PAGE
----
The cultural landscape of Bali consists of five rice terraces and their water temples that cover 20,000 ha (49,000 acres). The temples are the focus of a cooperative water management system of canals and weirs, known as subak, that dates back to the 9th century. Included in the landscape is the 18th-century Royal Water Temple of Pura Taman Ayun, the largest and most impressive architectural edifice of its type on Bali.
The subak reflects the philosophical concept of Tri Hita Karana, which brings together the realms of the spirit, the human world and nature. This philosophy was born of the cultural exchange between Bali and India over the past 2,000 years and has significantly shaped the landscape of Bali. The subak system of democratic and egalitarian farming practices has enabled the Balinese to become the most prolific rice growers in the archipelago.
The development of the fields for rice cultivation required great organisation, either at a cooperative village level or through the suppresion of the peasant workforce. The marvel of this method of agriculture is that Balinese rice fields can produce two or even three crops per year, year after year, with little or no drop in soil fertility. This is due not solely to the fertility of the soil; this astonishing ecosystem depends on water to provide nutrients and bacteria. Other nutrients are provided by the remains of previous crops and by adding additional organic matter.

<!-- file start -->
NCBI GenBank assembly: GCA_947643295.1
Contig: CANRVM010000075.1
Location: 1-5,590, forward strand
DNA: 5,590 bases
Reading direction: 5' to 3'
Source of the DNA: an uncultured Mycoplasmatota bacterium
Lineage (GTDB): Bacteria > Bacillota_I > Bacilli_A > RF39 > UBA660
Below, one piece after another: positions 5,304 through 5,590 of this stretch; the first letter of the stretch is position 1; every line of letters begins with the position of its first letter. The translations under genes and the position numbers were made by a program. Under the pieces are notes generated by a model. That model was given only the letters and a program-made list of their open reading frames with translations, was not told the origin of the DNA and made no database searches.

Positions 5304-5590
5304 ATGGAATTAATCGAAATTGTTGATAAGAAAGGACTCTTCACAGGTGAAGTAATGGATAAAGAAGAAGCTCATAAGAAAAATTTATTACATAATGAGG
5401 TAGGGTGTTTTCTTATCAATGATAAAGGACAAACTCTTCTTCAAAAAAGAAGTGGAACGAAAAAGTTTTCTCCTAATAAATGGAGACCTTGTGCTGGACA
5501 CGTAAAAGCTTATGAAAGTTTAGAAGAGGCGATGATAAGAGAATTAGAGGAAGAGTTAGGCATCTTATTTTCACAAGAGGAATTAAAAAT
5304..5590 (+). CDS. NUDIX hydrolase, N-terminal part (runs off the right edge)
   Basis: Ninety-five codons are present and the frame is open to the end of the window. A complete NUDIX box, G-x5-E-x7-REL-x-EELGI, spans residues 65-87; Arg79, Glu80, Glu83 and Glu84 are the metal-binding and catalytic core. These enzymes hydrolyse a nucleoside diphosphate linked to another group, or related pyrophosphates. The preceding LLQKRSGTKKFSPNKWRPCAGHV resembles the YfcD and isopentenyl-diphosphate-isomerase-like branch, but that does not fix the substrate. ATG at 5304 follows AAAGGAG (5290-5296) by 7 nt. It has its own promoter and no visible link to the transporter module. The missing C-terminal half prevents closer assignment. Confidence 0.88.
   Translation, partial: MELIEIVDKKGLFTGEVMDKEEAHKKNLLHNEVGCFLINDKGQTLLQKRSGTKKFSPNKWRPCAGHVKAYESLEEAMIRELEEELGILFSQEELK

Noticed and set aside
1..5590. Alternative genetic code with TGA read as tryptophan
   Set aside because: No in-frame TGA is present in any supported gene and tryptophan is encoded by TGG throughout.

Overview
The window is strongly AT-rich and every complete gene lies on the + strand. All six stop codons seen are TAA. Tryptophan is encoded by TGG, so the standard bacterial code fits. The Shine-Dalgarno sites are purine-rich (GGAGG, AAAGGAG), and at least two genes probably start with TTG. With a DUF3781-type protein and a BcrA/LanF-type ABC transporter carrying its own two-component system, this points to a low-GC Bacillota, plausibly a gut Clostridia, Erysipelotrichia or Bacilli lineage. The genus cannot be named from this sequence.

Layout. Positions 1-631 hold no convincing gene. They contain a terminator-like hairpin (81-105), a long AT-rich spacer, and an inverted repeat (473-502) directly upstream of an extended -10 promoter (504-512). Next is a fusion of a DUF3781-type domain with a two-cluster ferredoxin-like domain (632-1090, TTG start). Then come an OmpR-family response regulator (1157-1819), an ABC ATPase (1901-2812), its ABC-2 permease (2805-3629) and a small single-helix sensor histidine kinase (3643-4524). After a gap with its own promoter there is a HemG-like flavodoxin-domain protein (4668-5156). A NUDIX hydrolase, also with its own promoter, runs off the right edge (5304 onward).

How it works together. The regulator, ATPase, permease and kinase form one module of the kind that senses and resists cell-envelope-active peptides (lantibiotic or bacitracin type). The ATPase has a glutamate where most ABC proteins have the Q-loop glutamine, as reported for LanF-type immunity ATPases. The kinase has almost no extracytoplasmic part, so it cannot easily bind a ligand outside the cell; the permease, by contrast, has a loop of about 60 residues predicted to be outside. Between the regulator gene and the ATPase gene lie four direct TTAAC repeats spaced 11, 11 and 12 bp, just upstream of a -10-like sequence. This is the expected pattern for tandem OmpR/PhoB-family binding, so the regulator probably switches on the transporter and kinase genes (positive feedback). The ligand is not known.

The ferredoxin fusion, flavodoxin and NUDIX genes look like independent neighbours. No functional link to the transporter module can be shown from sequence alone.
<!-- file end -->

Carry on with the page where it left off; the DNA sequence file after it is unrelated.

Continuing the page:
After each rice harvest, the stubble from the harvested crop is ploughed back into the field. Small carpets of the best rice seed are planted and, when ready, seedlings are prised apart and laborious transplanted in rows across a flooded field. The level of water is crucial in the life cycle of the rice plant - the water depth is increased as the rice grows, and is reduced in increments until the field is dry at harvest time. The field may also be drained during the growing period in order to weed the field or to aerate the soil.
A string of volcanoes line the landscape of Bali and have provided it with fertile black soil which, combined with a wet tropical climate, make it an ideal place for crop cultivation. Water from the rivers has been channelled into canals to irrigate the land, allowing the cultivation of rice to exist on both flat land and inclined terraces.
Rice, the water that sustains it, and the cooperative social system that controls the water, have together shaped the landscape and are an integral part of religious life. Since the 11th century the water temple networks have managed the ecology of rice terraces at the scale of whole watersheds.
All of the properties and their component parts are functioning sites, still in heavy and continuous use by the local community. These sites are communally maintained by the subak system in the traditional manner. Temple maintenance is in the hands of the community who traditionally contribute funds and materials, and also volunteer labour for routine conservation measures that are carried out in cooperation with the local government and the Archaeological Office for Bali-NTB-NTT Province who provide the necessary expertise.
On July 6, 2012, subak was listed as a UNESCO World Heritage Site. The protection of the setting is essential in order to protect the source of water that underpins the subak system and gives life to the pulsed ecosystem. With so many complex components working together as organs in the greater system, the elimination of just one function could spell the end of this naturally-occuring lifecycle.